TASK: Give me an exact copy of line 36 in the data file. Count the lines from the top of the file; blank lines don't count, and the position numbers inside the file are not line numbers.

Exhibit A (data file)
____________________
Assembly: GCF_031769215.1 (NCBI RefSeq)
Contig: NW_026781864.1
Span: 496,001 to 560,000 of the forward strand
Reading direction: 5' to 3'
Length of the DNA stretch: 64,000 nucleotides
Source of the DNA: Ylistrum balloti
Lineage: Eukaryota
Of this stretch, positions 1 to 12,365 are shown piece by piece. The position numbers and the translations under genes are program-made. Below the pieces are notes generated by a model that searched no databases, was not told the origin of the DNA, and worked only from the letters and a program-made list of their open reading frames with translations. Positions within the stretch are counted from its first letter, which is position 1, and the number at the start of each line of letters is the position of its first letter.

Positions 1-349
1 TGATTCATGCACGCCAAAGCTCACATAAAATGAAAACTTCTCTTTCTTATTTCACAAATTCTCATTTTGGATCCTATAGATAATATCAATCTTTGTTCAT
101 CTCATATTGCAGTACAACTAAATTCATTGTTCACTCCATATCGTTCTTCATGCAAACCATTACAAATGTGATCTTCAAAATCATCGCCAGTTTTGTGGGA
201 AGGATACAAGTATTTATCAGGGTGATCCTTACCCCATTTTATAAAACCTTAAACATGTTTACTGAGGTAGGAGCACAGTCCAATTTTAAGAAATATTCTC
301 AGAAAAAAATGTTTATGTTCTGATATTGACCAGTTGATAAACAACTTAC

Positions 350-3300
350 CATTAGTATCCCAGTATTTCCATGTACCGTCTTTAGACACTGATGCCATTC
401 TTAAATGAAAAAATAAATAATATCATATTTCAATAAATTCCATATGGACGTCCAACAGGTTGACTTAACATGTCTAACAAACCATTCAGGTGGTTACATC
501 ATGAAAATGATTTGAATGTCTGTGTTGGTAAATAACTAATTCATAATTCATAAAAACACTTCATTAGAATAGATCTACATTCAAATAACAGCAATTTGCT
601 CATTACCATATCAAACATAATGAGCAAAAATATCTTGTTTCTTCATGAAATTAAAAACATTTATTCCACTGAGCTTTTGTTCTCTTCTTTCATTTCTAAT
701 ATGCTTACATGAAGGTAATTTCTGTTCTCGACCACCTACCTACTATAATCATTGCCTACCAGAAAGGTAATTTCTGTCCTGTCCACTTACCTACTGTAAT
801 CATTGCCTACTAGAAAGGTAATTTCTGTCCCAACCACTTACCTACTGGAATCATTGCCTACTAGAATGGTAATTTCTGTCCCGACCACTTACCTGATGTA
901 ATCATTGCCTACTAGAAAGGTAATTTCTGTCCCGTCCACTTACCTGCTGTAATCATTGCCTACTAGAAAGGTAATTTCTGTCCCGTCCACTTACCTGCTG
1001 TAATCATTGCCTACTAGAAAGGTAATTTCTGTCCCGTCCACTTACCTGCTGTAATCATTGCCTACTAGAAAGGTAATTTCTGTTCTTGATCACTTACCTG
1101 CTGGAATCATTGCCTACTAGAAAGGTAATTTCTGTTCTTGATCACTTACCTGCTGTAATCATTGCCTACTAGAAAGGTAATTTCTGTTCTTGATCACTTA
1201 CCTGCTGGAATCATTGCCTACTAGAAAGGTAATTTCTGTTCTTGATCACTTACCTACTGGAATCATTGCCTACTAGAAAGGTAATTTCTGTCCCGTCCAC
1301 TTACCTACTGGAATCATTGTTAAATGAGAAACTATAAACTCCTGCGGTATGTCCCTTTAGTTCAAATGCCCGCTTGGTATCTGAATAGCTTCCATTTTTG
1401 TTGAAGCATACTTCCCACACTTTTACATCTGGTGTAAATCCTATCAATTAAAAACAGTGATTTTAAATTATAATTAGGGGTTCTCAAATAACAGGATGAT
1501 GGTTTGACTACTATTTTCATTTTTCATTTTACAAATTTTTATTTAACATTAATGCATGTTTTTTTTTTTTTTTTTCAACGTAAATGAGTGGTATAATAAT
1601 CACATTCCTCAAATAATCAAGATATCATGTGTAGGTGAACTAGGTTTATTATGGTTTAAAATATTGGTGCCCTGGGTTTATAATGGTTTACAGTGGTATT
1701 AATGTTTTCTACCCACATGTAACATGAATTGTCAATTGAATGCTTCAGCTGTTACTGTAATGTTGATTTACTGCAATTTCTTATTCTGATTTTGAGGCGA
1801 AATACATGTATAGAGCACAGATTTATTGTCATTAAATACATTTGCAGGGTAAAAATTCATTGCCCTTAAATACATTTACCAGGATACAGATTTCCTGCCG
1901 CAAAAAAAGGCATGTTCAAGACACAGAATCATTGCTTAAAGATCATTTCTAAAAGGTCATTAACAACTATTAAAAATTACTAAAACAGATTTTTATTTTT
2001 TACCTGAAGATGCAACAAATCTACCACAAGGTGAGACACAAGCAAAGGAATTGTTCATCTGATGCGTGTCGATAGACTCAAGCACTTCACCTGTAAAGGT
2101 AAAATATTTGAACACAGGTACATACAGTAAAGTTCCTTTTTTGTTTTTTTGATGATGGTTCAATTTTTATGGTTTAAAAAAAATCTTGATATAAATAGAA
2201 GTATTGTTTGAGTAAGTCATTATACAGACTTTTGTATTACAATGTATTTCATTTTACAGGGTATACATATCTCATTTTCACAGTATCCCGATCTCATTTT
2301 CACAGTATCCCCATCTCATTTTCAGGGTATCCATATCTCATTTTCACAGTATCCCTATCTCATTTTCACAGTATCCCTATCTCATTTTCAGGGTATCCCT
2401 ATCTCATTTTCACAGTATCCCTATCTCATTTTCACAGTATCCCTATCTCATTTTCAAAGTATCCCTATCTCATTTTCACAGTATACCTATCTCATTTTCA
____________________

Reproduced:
2401 ATCTCATTTTCACAGTATCCCTATCTCATTTTCACAGTATCCCTATCTCATTTTCAAAGTATCCCTATCTCATTTTCACAGTATACCTATCTCATTTTCA